Ron Burgundy's solo in Anchorman with flames shooting out of his instrument was the last flute solo I, and perhaps most people, have seen. So you can imagine the furrowed brows in the audience when the New York group Project Trio took the stage with a flute, double bass and a cello.
When the music began at The Abbey in Banker's hill for the Mainly Mozart Festival, and the flutist started beat-boxing, I couldn't help thinking "What the...?"
But the group inspired with a mixture of classical, jazz and hip-hop, blending the genres into an entertaining musical performance that left traditional music fans confused, and opened minded music fans calling for more.
The band members who met at the Cleveland conservatory gave the audience used Beethoven’s Fifth Symphony as a standard and incorporated jazz and hip-hop into solo segments which filled the room with their unique take on modern music that is impossible to label or fit into any box. The crowd loved it.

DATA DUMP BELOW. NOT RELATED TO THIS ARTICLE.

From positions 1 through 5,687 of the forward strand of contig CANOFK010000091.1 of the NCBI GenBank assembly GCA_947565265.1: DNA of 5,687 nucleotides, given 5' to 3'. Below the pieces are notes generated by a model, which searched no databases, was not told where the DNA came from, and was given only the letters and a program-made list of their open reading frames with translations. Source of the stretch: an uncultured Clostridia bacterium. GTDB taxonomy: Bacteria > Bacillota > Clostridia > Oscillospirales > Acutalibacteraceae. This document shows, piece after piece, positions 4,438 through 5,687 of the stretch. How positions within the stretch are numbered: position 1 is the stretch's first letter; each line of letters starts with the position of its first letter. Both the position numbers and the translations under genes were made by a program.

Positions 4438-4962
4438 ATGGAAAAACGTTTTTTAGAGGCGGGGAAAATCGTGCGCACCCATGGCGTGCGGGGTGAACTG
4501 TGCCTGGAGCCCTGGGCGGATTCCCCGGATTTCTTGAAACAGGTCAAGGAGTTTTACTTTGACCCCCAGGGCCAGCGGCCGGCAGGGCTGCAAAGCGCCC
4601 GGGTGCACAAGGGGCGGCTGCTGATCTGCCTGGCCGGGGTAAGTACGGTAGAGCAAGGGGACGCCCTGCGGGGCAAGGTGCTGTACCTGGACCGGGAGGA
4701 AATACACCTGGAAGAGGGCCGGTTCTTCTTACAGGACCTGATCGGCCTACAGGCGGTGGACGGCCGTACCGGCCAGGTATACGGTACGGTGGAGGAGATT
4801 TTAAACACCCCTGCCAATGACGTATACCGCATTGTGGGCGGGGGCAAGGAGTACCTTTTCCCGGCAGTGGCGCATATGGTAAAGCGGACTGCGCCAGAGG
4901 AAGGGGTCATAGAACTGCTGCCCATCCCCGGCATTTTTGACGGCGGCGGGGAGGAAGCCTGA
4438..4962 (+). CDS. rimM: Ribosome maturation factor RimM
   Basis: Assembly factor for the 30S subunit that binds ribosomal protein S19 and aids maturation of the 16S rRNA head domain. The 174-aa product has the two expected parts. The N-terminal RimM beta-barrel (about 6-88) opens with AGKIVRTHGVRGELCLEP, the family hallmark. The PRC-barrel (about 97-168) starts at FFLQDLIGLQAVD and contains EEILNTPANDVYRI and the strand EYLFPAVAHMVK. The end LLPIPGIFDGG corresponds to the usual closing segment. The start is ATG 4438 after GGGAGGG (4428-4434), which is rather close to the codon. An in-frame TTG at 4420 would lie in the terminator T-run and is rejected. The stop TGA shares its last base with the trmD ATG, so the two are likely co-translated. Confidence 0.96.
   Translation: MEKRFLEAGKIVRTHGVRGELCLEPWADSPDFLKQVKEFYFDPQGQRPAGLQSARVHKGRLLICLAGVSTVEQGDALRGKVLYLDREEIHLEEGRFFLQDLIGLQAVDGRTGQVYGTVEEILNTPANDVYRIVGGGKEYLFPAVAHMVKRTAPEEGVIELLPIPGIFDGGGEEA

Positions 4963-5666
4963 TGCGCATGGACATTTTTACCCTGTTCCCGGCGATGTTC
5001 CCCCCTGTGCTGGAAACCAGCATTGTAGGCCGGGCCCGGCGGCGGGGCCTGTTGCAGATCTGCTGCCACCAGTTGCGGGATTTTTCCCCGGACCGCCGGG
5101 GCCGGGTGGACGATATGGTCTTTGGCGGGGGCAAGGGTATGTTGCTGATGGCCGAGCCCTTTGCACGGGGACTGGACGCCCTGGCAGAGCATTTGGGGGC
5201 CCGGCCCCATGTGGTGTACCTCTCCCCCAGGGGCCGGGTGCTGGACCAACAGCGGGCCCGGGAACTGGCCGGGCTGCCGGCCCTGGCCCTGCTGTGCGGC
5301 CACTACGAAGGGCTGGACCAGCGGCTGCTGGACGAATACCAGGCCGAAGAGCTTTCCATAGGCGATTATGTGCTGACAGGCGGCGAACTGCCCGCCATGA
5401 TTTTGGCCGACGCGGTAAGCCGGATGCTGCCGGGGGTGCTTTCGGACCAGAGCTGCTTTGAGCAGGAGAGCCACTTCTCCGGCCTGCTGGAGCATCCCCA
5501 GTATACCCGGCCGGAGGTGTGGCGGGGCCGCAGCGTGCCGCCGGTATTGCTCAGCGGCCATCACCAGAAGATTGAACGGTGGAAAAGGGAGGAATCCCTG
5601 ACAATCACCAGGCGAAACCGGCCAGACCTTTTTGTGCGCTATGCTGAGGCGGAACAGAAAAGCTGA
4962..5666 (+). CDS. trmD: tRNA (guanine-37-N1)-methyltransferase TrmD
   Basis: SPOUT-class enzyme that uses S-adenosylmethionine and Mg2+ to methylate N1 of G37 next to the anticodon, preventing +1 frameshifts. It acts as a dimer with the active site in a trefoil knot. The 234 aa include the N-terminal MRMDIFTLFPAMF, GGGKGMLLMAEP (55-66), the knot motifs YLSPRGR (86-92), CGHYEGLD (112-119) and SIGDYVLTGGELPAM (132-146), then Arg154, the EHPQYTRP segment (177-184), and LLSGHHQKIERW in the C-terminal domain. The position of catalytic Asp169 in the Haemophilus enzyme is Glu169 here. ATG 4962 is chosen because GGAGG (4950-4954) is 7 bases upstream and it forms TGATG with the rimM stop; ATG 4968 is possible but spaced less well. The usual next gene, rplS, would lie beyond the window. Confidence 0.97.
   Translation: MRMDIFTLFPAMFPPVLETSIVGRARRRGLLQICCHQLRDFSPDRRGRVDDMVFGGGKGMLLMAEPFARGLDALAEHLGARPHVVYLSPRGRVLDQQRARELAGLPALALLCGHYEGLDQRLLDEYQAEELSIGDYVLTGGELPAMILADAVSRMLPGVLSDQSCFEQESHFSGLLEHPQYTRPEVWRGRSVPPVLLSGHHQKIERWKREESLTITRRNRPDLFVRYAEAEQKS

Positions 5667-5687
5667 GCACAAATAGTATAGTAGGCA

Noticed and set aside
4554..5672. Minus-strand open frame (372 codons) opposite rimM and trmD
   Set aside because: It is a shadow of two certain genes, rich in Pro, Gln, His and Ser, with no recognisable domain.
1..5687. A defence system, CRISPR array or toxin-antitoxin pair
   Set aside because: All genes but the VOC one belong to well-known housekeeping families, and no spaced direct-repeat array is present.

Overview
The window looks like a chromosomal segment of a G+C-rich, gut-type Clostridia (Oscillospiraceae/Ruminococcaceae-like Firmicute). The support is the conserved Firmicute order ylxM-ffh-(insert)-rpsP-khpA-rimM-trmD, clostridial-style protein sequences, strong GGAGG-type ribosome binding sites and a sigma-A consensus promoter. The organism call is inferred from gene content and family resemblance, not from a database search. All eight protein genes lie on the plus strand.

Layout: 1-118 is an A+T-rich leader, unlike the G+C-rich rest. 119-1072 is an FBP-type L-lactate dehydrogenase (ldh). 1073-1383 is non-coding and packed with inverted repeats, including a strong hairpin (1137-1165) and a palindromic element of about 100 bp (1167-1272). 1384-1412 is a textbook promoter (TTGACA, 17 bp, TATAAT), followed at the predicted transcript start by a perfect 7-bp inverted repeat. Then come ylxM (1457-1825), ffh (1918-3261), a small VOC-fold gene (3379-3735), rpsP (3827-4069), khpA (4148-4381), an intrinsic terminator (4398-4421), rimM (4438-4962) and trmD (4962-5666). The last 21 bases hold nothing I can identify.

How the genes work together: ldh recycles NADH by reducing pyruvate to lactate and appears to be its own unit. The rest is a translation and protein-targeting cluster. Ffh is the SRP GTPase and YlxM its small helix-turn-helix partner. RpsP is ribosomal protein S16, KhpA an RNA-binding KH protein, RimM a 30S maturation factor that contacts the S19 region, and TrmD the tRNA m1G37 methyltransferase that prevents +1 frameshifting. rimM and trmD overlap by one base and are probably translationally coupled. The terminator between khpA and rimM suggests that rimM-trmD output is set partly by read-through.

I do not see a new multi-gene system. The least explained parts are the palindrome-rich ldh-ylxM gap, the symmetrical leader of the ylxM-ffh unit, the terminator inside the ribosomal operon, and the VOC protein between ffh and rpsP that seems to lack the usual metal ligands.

The Project Trio even played an Indian themed song Rana Raja, named after for the sister of Cellist Eric Stephenson.
Half-way through the performance seeing Greg Pattillo beat-box with and without the flute, and Double Bassist Peter Seymour, it hit me that these were extraordinary musicians playing their instruments with incredible facility, all the while breaking down traditional ideas of what music should sound like.
Repeated requests for encores coaxed the group back on stage to play an original hip-hop number, leaving an impression on the crowd that this group found a way to make these traditional musical tools work together in a very nontraditional fashion.